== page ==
How Does Cardano Solve The Scalability Trilemma?
Cardano Scalability Trilemma

How Does Cardano Solve The Scalability Trilemma?

By mpyllan | The Aleph Factor | 16 Sep 2021

Cardano shares the same ambition as Ethereum. Both serve as a public blockchain infrastructure where developers can develop massive commercial applications.

  Cardano scalability trilemma How does Cardano ADA solve the scalability trilemma? (Photo by @theblowup on Unsplash)    

The Cardano team's announcement of its "Smart Contracts" launch brought to the spotlight that Cardano shares the same ambition as Ethereum. However, for this goal, Cardano has to solve the scalability problem first.

For example, Visa, a leading global payment services provider, can process 150 million transactions per day, or more than 1,700 transactions per second. In comparison, the processing capacity of blockchain based on the PoW mechanism stands at tens of transactions per second. With the PoS mechanism, you can reach hundreds of transactions per second. It is no more than a delusion at present; the attempt to replace traditional financial institutions with decentralized ones.

Like any other blockchain, Cardano also faces the impossible triangle of decentralization, scalability, and security. That is, any solution to scalability may involve sacrifices in decentralization and security. So how does ADA solve this challenge?


Scalability: ADA uses the Ouroboros PoS consensus protocol

Ouroboros can improve scalability while maintaining security. According to Cardano's official website, Ouroboros is available in five different versions: Ouroboros Classic, Ouroboros Byzantine Fault Tolerance (BFT), Ouroboros Praos, Ouroboros Genesis, and the latest is Ouroboros Hydra, a research paper published in March 2020 by IOHK.

After a five-year collaboration, the IOHK team and the DLT (Distributed Ledger Technologies) research lab at the University of Edinburgh developed the new protocol. This off-chain scalability architecture addresses three key scalability challenges: high transaction throughput, low latency, and minimal storage per node. Possibly the above description is unclear to you, and you have no idea what Ouroboros Hydra is and how it addresses the scalability challenge.

Ouroboros Hydra divides time into cycles or epochs to improve scalability and separates them into intervals or slots. Each cycle has a duration of 5 days, and each interval lasts about 20 seconds (one block is generated per interval, i.e., three blocks per minute). The critical point is not in these divisions but in the fact that the Ouroboros Hydra protocol allows multiple cycles to run horizontally or increase the number of slots in each cycle, thus significantly increasing the performance of the Cardano network.  

If one cycle can process 1,000 transactions per second, 1,000 cycles can process millions of transactions per second, much more efficient than Visa. The IOHK spokesman said that the Cardano network is "infinitely scalable."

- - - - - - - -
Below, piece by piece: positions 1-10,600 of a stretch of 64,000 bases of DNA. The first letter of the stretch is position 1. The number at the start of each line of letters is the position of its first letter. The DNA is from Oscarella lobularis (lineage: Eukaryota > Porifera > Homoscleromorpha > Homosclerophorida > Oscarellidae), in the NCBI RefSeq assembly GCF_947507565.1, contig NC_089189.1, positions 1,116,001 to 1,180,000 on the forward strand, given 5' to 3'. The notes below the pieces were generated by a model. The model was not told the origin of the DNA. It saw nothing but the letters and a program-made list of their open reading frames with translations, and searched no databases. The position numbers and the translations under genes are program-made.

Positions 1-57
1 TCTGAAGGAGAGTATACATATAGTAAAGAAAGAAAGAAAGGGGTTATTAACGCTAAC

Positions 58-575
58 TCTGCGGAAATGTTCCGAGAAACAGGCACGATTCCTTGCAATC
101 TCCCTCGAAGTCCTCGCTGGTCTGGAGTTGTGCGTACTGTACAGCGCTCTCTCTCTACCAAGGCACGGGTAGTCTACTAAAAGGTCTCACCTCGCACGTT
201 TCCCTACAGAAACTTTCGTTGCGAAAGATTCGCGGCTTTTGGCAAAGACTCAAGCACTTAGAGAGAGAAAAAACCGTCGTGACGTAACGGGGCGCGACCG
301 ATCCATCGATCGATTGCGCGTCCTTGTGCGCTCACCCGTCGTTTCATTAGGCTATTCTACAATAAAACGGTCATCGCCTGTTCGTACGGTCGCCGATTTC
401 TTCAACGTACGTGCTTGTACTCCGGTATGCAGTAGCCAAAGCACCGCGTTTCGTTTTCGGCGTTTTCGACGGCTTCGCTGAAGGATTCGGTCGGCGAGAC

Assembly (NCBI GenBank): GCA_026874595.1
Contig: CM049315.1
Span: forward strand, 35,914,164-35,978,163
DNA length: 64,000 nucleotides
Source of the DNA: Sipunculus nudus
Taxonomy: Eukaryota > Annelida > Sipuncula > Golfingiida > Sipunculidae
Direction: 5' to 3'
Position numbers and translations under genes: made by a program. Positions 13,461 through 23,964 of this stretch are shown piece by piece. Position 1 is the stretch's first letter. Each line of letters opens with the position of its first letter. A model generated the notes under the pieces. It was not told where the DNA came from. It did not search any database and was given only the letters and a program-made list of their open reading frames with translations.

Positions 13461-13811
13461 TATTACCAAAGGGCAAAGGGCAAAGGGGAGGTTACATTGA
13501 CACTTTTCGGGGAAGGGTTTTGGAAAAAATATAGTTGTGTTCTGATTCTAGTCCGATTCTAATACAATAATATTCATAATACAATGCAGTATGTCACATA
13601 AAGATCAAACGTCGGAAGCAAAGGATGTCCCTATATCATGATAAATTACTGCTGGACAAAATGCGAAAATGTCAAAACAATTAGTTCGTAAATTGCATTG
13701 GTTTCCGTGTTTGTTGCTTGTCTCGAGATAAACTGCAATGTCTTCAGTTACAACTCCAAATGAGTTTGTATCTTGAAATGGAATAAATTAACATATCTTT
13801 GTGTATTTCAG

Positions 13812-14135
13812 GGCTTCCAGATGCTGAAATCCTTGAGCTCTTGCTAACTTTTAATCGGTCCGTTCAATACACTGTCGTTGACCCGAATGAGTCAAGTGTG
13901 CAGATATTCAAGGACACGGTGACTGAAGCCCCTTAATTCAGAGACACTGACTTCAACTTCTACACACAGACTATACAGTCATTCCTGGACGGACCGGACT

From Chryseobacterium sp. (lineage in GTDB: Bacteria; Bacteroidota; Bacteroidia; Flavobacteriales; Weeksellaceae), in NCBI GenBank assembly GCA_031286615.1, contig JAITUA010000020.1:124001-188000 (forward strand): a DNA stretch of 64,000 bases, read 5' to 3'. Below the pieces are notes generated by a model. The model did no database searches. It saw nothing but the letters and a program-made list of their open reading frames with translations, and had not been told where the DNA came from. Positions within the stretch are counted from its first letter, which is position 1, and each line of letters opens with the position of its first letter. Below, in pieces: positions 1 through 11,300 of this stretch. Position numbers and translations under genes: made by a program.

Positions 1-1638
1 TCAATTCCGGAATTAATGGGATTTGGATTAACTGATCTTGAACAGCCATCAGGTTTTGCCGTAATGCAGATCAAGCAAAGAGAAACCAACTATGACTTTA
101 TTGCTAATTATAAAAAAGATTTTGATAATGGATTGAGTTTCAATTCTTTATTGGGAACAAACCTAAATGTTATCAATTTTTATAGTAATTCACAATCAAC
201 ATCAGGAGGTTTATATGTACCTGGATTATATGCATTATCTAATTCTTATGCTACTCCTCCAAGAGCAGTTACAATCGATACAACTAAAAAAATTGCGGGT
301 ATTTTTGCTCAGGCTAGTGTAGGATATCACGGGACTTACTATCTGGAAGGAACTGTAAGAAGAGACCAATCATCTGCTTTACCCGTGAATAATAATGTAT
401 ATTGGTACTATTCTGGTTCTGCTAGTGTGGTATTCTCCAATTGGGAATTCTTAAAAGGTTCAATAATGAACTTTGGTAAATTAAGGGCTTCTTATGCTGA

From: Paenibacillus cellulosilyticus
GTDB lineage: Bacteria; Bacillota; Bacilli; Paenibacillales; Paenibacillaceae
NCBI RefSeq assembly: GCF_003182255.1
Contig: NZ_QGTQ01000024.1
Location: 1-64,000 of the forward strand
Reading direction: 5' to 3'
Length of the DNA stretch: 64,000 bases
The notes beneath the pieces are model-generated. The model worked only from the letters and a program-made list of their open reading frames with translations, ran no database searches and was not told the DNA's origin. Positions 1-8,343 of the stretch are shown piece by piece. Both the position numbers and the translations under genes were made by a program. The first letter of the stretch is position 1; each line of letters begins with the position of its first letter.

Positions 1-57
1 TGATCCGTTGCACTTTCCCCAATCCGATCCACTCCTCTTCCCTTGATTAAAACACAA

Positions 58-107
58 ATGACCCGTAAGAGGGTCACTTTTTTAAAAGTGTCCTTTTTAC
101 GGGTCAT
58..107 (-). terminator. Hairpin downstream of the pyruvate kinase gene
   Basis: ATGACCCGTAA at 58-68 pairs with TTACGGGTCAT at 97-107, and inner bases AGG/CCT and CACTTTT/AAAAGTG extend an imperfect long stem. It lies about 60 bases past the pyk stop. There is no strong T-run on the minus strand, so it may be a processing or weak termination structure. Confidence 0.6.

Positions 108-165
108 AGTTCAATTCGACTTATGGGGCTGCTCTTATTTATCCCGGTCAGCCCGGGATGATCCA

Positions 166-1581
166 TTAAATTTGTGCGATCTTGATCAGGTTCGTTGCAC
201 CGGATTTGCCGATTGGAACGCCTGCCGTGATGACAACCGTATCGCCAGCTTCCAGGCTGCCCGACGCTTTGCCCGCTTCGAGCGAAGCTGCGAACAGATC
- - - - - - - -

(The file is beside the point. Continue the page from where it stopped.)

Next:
How does Ouroboros guarantee security?

The key to Cardano's security lies in the design of a randomization mechanism. In the Cardano network, not everyone is responsible for generating new blocks. Instead, nodes called "interval leaders" are randomly selected for the generation of the next block. Cardano selects the counters randomly and adopts the verifiable secret sharing mechanism to divide the confidential information into N copies and send them to N individuals.

This mechanism can detect any deception by the distributor. As long as the number of malicious nodes remains at a certain level, Cardano nodes can restore the original information by combining the fragments. By adopting this mechanism, when some nodes in the network disconnect or terminate the protocol due to malicious intent, other nodes can continue to operate, thus ensuring the secure operation of the Cardano network.


How will Cardano maintain decentralization under the PoS consensus?

In the PoS mechanism, shares of token holdings determine the entitlements, leading to centralization and threatening the network's security. Cardano's solution to this problem is to offer economic incentives to promote decentralization. Under Cardano's PoS mechanism, token holders can set up "stake pools" themselves to leave tokens in stake and operate nodes to earn interest and rewards.

Token holders can also delegate tokens to the stake pool to earn interest income. Stake pools can perform accounting, operate nodes on behalf of the holders, and distribute the profits from block generation among pool members and pool leaders. In less developed PoS systems, the more tokens a staking user has, the more likely they are to obtain the accounting right, leading, as a consequence, to centralization. In this context, how will Cardano avoid unlimited expansion of a stake pool?  

According to Cardano's design: Once the stakeholders or tokens in a stake pool exceed a certain threshold, their rewards will stop increasing. Therefore, to maximize rewards, users will choose other pools that are below the threshold. By introducing such a threshold, Cardano can increase stake pools, disperse nodes and achieve maximum decentralization.


This post was first published by the author in Vantica Trading

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